Louisa L. Chase
Etching, aquatint, spit-bite, chine colle on Somerset textured paper, 52 1/4 x 35 1/2 in. (132.72 x 90.17 cm)
Museum Purchase, 1992.95
At times cartoonishly apocalyptic, the effervescent compositions of Louisa L. Chase blend landscapes and fragments of human bodies into colorful chaos. Born into a military family in Panama City, Panama, Chase was raised in Mount Gretna, Pennsylvania. Though she originally intended to study classics, Chase earned a degree in printmaking in 1973 from Syracuse University. Two years later, Chase graduated from Yale with a master's degree in fine art. After graduation, Chase moved to New York just as minimalism and conceptual art were beginning to wane. Often grouped with the mini-movement New Image Painting, Chase produced dissociative flurries of hands and heads adrift in layers of saturated color and expressive nearly calligraphic lines. In the print featured here, shapes suggestive of yeti-like footprints outline an almost-square dance, circling from olive green and fire red opaque forms in the foreground into ever-fainter smoke gray scratches beyond. Writing of her increasingly geometric and linear approach for a 1991 exhibition at Brooke Alexander, the artist described her paintings and prints as “a ball of yarn sense of narration that went in and out of space.”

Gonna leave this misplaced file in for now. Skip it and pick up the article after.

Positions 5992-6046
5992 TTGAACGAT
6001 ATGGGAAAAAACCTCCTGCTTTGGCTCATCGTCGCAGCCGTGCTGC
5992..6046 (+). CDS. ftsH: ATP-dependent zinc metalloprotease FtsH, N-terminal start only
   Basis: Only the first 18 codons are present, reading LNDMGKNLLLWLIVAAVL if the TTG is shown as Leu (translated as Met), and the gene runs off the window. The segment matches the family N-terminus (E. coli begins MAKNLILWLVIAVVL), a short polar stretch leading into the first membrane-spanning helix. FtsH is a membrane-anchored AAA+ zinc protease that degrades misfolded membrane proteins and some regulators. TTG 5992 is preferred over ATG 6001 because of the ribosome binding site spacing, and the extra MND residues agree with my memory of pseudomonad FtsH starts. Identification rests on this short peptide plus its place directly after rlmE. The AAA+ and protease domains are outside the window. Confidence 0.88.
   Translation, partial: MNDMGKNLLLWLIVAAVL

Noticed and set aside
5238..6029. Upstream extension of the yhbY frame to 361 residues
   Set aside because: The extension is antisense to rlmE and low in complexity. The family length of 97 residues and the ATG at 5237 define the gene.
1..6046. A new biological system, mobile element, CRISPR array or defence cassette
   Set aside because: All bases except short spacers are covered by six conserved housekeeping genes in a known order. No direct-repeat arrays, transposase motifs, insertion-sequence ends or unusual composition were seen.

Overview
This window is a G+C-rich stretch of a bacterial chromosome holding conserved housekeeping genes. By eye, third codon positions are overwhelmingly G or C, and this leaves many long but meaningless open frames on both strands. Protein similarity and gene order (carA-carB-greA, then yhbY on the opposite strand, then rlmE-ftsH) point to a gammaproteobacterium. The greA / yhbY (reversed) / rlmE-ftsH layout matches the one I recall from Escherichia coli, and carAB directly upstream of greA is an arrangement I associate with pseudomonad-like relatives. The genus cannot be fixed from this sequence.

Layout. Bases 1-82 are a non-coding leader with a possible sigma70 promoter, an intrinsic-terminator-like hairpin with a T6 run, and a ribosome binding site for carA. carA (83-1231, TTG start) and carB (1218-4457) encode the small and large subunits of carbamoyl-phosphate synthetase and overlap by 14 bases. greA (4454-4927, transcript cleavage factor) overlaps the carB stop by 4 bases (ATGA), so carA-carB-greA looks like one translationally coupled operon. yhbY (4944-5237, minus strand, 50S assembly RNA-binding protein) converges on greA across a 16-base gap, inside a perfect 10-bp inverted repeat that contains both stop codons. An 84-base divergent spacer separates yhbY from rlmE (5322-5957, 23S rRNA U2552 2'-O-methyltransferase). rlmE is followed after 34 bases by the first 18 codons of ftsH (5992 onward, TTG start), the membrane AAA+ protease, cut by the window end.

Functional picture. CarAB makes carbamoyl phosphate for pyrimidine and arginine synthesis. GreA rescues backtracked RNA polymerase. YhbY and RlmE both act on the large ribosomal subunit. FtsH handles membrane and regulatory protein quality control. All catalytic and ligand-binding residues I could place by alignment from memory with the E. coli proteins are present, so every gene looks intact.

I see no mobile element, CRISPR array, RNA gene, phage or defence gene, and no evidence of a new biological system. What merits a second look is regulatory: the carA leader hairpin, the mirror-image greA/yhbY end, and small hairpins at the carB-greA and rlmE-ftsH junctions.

Similarly, the fuzzed out guitar riffs and scrupulously growled vocals of Ian Svenonius as Escape-ism adhere to an aggressively tangled, in-and-out-of-space sensibility. Aside from spaciness, the aesthetic sensibilities Chase and Svenonius share a dark snideness. This sinister humor is most apparent in paintings like Chase's Swimmer, in which a simplified, blocky figure flails amidst frenetic eel-like squiggles. Likewise, songs like Bodysnatcher borrow from popular retro beach party movies and campy science fiction films to decidedly silly yet slightly disturbing effect.